Of course the only real solution to the problem, teaching kids how to use the net properly (and adult supervision for young kids) just doesn't appeal to all that many people.

     

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      Anonymous Coward, May 23rd, 2012 @ 1:57am

      Re: It just doesn't work..

      "Of course the only real solution to the problem, teaching kids how to use the net properly (and adult supervision for young kids) just doesn't appeal to all that many people."

      WHAT???? Proper educations and proactive parenting??? We can't have that, how dare you even think about suggesting that!!! Better to put kids in front of TVs/consoles/computers than to actually spend time talking to them and educating them.

      \end sarc

       

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    Anonymous Coward, May 23rd, 2012 @ 2:01am

    This has nothing to do with porn , everything to do with control.
    The freedom on the internet is a threat to the government propaganda machine.

     

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    Anonymous Coward, May 23rd, 2012 @ 2:04am

    'if any of those sensible suggestions will be implemented'

    the coalition government in power in the UK hasn't done anything sensible since it took control of the country, so dont expect anything different any time soon. it has lied more and more on the policies it was going to change and those it has actually changed. it obviously either collectively or through some governmental individuals has a serious tie to the entertainment industries, considering it is going ahead with things that were recommended against by it's own investigator, professor Hargreaves.

    as she seems to think that it is a piece of cake to implement, with no side affects, why not get Claire Perry, the thick bitch that is introducing this, to sort it all out? she must have more networking and internet technology knowledge than anyone else on the planet. she says it can be easily done, so it must be right!!

     

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    Anonymous Coward, May 23rd, 2012 @ 2:17am

    When you have MPs saying publicly that gay couples should not be allowed to marry because they cannot procreate, you can expect this kind of sensationalist bollocks when it comes to porn censorship.

     

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    Mike, May 23rd, 2012 @ 3:01am

    @drew

    "The frustrating thing about this is, when contacting my MP about this, I just get stonewalled with the "protecting the children" argument."

    The reason they won't listen is because the politicians and beurocrats that control the country are from the pre-internet generation. To them, the internet is something that kids use and where troublemakers lurk, not a vitally important structure to be protected and taken seriously.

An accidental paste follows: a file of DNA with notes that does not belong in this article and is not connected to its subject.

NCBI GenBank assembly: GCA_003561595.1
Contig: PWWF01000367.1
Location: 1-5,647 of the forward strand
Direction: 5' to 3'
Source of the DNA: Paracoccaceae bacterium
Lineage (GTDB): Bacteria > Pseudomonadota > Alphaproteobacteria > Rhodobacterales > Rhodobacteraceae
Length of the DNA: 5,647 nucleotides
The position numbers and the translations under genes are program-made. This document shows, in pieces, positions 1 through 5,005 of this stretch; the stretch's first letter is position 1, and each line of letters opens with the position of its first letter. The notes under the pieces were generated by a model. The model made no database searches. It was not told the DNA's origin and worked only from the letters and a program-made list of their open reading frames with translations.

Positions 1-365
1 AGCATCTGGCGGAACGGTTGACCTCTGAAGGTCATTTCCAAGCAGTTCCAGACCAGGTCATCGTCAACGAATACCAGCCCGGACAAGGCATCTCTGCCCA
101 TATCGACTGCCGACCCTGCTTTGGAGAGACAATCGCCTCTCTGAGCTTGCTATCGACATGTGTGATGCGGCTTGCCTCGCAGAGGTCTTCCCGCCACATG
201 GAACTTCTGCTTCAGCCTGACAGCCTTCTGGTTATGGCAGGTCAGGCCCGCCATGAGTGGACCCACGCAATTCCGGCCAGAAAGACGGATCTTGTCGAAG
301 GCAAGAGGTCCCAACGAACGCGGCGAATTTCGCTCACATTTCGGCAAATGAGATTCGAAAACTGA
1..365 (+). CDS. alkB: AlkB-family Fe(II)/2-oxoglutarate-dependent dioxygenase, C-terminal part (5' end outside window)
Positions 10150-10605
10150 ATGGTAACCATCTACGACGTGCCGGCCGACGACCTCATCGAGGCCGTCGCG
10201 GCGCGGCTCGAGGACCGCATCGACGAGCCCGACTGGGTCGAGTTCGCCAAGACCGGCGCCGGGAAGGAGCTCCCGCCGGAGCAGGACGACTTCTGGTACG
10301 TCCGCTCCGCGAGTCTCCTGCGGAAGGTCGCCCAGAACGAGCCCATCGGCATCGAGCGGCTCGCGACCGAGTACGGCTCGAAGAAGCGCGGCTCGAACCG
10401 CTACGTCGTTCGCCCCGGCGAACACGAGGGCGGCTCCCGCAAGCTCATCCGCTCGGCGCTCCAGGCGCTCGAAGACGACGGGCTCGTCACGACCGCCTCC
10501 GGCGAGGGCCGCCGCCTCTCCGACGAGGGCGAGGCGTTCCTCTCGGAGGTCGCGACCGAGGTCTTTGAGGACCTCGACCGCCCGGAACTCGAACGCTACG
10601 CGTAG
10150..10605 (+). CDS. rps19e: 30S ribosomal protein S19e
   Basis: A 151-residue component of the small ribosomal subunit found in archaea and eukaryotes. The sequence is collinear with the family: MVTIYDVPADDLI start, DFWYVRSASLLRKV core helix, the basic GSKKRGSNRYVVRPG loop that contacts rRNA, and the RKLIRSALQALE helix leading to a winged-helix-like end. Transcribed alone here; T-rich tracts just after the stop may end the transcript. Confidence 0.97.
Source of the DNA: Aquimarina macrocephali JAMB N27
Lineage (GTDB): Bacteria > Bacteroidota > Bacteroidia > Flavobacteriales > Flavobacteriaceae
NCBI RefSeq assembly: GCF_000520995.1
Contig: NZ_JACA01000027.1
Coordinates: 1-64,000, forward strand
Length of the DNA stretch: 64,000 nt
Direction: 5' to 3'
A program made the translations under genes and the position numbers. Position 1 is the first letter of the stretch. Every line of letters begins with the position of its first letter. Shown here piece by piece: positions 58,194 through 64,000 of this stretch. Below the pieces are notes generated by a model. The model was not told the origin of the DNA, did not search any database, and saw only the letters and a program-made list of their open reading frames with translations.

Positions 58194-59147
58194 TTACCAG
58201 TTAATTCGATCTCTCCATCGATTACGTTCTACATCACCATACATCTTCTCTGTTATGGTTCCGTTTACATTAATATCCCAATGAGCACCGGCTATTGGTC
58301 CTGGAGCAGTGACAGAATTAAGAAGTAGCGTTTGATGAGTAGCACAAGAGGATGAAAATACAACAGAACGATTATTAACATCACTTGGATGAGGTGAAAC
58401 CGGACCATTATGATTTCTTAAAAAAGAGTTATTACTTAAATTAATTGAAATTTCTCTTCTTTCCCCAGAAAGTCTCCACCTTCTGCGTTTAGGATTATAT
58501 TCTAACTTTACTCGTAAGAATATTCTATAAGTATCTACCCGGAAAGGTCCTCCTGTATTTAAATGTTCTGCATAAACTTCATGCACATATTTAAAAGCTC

"When you have MPs saying publicly that gay couples should not be allowed to marry.."

    It depresses me that people with these opinions are in positions of power over others in the 21st century.

     

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      Ben (profile), May 23rd, 2012 @ 3:10am

      Re:

       

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      Call me Al, May 23rd, 2012 @ 3:29am

      Re:

      "The reason they won't listen is because the politicians and beurocrats that control the country are from the pre-internet generation. To them, the internet is something that kids use and where troublemakers lurk, not a vitally important structure to be protected and taken seriously."

      A thousand times this. I find myself in the unpleasant situation of waiting for that generation to die so that we can move on. Its not just their ignorance but it is the way they seem to revel in it and have no interest in trying to fill the vast gaps in their knowledge of the net and the net's potential.

       

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    Ninja (profile), May 23rd, 2012 @ 3:34am

    OpenDNS, Blockaid, Google Public DNS etc etc

    Awareness about the alternatives to this mild censorship is key, they won't do it in the IP level, unless they want to throw shit in the fan.

     

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    lfroen (profile), May 23rd, 2012 @ 4:07am

    I actually prefer blocked porn

    As match as I love free and open internet - I prefer porn blocked at home.
    Now, since my kids are accessing net from variety of devices (iPad, laptop) - locally installed software is not suitable. And I don't have time to mess with it anyway.

    I'm fully aware that 1) it won't block everything 2) it will block some legitimate site 3) it can be bypassed.

    My response to those concerns is simple: 1) I would like to block accidental access, not deliberate search. I my kid is actively _searching_ for nude ass - good luck. 2) until wikipedia and local news sites are up, that's OK; for the rest I would like to here specific complain 3) when my kid _can_ bypass it by its own (or learn it somewhere), I will remove all filtering.

    Parenting is not only physical presence. It is also locking things and punishing for breaking the lock.

    P.S.
    Kids in question are about 7.

     

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      Anonymous Coward, May 23rd, 2012 @ 4:42am

      Re: I actually prefer blocked porn

      You should be able to get child friendly browsers (read whitelist only browsers) for the iPad easily enough, you certainly can with Android. I would suggest something like that with 7 year old's anyway, regardless of if there is a filter or not.